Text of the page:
The art of communication is the language of leadership. Excelling in communication is one of the top consistently rated traits of distinguished leaders. On a daily basis leaders work with people whose opinions, values, beliefs and needs may be very different from our own. The ability to exchange ideas with others, understand their perspectives, solve problems and successfully utilize the steps and processes depends significantly on how effectively one is able to communicate with others.
Communication is one of the most misused words in our vocabulary and the mechanism used to establish and modify relationships. Communicating more effectively is not one dimensional and there doesn’t appear to be a formula that can be followed and applied to every situation.
The All-Important “C’s” of Effective Communication
It is said there are 7 – C’s that are fundamental to effective communication. I count 10 – C’s that all should aim for to create the potential for consistent, successful interactions.
If one is able to be mindful (conscious) of the important “C’s”, the ability to communicate effectively is monumental to their success. Remember – one may have brilliant ideas, but if they are not conveyed (another C!) in such a way that the idea is not put forward in an appropriate way, ideas won’t get anyone anywhere.
The true master of convoluted or contrived (two more C’s!) form of communication is Steven Wright, Academy Award winning American comedian, actor and writer. Among many of his quotable sayings, this one really hits the nail on the head.
“I have an answering machine in my car. It says, ‘I’m home now. But leave a message and I’ll call when I’m out.” ~ Steven Wright
Communication Concepts and Techniques
Over the years it has become understood that there are Ten Key Methods that may help unravel any misuse and provide more distinction when conveying communication information to others.
1. Creating vs. Achieving
Our modern world is full of high achieving individuals. Achieving requires lots of energy, time and focus at all costs to one’s health, relationships and longer term happiness. Achieving is driven by one’s mind.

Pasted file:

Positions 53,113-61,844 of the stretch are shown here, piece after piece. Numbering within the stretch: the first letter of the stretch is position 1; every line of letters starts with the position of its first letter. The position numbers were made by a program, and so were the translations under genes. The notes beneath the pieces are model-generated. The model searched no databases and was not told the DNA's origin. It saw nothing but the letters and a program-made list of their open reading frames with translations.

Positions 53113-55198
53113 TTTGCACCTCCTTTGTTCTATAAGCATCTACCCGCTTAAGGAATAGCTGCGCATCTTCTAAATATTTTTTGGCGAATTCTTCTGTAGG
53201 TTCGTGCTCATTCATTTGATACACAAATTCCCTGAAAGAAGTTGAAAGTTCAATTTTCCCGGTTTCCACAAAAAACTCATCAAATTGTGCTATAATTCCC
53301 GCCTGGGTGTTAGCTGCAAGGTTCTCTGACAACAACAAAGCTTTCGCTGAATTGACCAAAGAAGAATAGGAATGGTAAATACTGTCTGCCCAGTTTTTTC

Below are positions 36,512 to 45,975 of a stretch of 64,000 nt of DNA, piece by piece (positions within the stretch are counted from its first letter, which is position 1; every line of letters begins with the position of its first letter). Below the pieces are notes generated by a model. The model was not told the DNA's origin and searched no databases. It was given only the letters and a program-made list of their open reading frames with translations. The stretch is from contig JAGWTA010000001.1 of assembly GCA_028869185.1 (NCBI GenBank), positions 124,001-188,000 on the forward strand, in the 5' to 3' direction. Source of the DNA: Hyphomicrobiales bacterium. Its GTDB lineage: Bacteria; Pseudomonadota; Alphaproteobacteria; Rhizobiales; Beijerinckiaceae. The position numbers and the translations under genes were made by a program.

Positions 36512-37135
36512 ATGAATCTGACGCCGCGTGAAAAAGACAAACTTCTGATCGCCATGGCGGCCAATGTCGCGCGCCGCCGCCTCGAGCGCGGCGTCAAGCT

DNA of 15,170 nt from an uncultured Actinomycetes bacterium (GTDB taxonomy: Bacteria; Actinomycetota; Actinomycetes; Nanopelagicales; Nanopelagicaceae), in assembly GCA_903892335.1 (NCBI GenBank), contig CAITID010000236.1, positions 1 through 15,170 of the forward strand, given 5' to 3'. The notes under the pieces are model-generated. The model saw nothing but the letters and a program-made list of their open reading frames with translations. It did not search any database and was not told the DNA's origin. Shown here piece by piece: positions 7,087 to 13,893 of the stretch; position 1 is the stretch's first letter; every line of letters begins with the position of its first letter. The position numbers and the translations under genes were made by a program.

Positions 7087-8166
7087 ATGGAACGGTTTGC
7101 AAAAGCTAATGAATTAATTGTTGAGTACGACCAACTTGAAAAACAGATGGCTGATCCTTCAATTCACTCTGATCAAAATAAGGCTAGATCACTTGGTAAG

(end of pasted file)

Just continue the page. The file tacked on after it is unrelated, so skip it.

Creating, on the other hand, is from the heart and is a completely different concept. Creating changes the way in which one communicates their dreams, visions and outcomes to oneself and the members of their team. Creating is energy building rather than energy draining. Having a focus on creating may still mean putting in long hours, however creating will definitely produce a profound difference in one’s communication.
2. Intention vs. Hidden Agenda
Getting clear on the intention or outcome of what one wants and being upfront with expressing it minimize the possibility of going off on another tangent. When there are hidden agendas ambiguity is felt in communication and that becomes more destructive than constructive.
Understanding the bigger picture or why one is being asked to do something in a particular way, gives the content meaning and puts the task in perspective. Context gives the Why. Content is the What.
4. Group vs. Team
A group of people that come together for a specific reason or are related to each other in some way do not necessarily feel a natural sense of comradeship or purpose. When communication is used to build and create a team of people who feel connected to a bigger picture and share a sense of ownership, the result becomes happier, more motivated individuals who initiate and follow through.
5. Guidelines vs. Procedures